On March 26, New York State Department of Environmental Conservation Officer (ECO) Scott Atwood investigated a complaint of a deer being taken out of season in the town of Clifton.
When the officer arrived at a camp described in the complaint, he found fresh blood, drag marks, deer hair, and a pickup truck stuck in the snow at an adjacent camp. A search of the area determined the location of where the deer had been shot. Drag marks led to a small pond where the ECO found a fresh gut pile. ECO Atwood received a phone call from the truck’s owner.
Initially, the man attempted to use a bogus story as to how the deer was killed. ECO Atwood advised the man he had evidence to prove otherwise and gave the subject a second opportunity to tell the truth. The man stated that while he and a friend were coyote hunting, he saw an animal out in a field adjacent to his coyote caller.
Excited to kill his first coyote, the subject took aim using only the moonlight, believing the animal was a coyote. After walking out to the field to where the animal went down, the subject realized it was a doe deer.
Afraid of getting in trouble, the subject chose to gut the deer and keep it. The deer was hidden in the garage at the camp until his return. ECO Atwood charged the shooter with taking deer during the closed season, killing deer except as permitted by the Fish and Wildlife law and illegal possession of protected wildlife.
The man’s friend was issued a written warning for illegal possession of wildlife. The man’s gun and the deer were seized, and the deer was brought to a butcher shop where it was donated to the Helping Hands of Hannawa, which provides meals to the local community.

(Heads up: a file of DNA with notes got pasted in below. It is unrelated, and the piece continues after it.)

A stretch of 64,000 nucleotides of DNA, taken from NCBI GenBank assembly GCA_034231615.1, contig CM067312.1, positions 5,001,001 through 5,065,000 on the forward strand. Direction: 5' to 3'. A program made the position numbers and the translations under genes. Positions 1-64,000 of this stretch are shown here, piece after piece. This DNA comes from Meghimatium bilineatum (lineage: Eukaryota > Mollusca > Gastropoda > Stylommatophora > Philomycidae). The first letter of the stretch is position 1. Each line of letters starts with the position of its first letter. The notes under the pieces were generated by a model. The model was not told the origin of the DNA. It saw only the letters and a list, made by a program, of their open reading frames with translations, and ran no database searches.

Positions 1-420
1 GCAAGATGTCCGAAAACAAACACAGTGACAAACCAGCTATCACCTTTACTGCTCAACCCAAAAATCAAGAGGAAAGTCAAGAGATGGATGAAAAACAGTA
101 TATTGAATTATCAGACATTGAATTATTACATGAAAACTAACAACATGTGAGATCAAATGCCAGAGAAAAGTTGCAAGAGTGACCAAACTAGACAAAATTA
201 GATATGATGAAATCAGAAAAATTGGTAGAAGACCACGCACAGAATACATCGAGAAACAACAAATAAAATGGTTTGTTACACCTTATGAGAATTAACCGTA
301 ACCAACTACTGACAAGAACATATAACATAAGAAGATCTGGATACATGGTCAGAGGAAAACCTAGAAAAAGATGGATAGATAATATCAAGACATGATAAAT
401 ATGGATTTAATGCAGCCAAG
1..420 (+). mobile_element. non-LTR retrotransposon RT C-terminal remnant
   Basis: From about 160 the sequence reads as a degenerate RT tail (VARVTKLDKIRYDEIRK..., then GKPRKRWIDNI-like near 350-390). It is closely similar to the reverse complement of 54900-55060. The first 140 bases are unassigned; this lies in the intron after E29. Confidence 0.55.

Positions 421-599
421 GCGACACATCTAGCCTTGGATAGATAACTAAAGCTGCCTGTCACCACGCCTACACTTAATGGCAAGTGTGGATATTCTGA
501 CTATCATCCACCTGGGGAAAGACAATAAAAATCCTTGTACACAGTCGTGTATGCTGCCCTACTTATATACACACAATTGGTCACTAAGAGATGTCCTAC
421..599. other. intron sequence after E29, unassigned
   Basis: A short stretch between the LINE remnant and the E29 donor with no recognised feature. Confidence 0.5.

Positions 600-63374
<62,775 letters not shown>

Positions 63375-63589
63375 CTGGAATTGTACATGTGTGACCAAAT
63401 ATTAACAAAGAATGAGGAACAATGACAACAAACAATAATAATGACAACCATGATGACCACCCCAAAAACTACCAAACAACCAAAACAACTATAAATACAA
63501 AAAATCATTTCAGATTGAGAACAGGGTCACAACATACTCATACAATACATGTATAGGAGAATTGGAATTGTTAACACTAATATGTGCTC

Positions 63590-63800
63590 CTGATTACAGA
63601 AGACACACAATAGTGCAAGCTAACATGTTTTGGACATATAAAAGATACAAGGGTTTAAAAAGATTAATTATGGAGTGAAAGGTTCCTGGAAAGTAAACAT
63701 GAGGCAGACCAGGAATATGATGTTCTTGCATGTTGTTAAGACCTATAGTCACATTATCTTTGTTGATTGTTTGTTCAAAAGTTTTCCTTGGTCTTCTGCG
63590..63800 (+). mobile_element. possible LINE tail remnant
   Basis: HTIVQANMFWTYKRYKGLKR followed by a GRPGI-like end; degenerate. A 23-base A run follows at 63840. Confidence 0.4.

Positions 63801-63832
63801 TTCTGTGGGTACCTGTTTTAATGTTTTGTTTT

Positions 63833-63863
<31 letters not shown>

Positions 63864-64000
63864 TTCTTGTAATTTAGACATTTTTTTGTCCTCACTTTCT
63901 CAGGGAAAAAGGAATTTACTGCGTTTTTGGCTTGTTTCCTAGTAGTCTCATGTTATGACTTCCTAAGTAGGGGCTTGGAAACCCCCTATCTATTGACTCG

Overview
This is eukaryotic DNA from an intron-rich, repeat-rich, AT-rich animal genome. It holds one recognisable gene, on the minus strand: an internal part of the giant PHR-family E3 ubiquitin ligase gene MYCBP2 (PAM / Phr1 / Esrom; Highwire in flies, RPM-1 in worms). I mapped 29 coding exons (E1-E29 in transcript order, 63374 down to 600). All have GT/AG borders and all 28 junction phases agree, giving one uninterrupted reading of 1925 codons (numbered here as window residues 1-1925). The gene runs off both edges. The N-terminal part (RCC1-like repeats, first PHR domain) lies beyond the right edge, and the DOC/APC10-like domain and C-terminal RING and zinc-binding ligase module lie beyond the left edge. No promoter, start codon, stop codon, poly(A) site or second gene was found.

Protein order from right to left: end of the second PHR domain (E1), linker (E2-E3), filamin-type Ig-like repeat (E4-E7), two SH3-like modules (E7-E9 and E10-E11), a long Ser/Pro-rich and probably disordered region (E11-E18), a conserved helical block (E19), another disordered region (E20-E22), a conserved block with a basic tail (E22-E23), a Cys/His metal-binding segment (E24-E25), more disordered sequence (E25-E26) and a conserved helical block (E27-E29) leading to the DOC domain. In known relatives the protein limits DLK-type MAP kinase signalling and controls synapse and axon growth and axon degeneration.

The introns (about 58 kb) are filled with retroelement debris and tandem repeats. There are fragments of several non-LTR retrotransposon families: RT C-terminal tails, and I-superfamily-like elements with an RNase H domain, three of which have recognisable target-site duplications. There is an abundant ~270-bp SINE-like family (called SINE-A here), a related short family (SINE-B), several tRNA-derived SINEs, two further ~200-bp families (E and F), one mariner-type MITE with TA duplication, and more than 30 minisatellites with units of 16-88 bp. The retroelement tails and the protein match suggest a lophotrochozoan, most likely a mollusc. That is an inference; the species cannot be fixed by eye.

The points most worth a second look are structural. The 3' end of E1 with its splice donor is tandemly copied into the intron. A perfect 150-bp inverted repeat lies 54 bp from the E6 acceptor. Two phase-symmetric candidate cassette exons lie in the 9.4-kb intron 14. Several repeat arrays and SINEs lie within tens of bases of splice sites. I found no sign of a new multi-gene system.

About NYSDEC: New York State Department of Environmental Conservation (DEC) Environmental Conservation Police Officers (ECOs) enforce the 71 Chapters of NY Environmental Conservation Law, protecting fish and wildlife and preserving environmental quality across New York.
In 2017, the 301 ECOs across New York State responded to 26,400 calls and issued 22,150 tickets for violations and crimes ranging from deer poaching to corporate toxic dumping, illegal mining, the black market pet trade, and excessive emissions violations. If you witness an environmental crime in New York or believe a violation of environmental law occurred, please call the DEC Division of Law Enforcement hotline at 1-844-DEC-ECOS (1-844-332-3267).
“From Montauk Point to Mount Marcy, from Brooklyn to Buffalo, the ECOs patrolling our state are the first line of defense in protecting New York’s environment and our natural resources, ensuring that they exist for future generations of New Yorkers,” said NYSDEC Commissioner Basil Seggos. “They work long and arduous hours, both deep in our remote wildernesses and in the tight confines of our urban landscapes. Although they don’t receive much public fanfare, the work of our ECOs is critical to achieving DEC’s mission to protect and enhance our environment.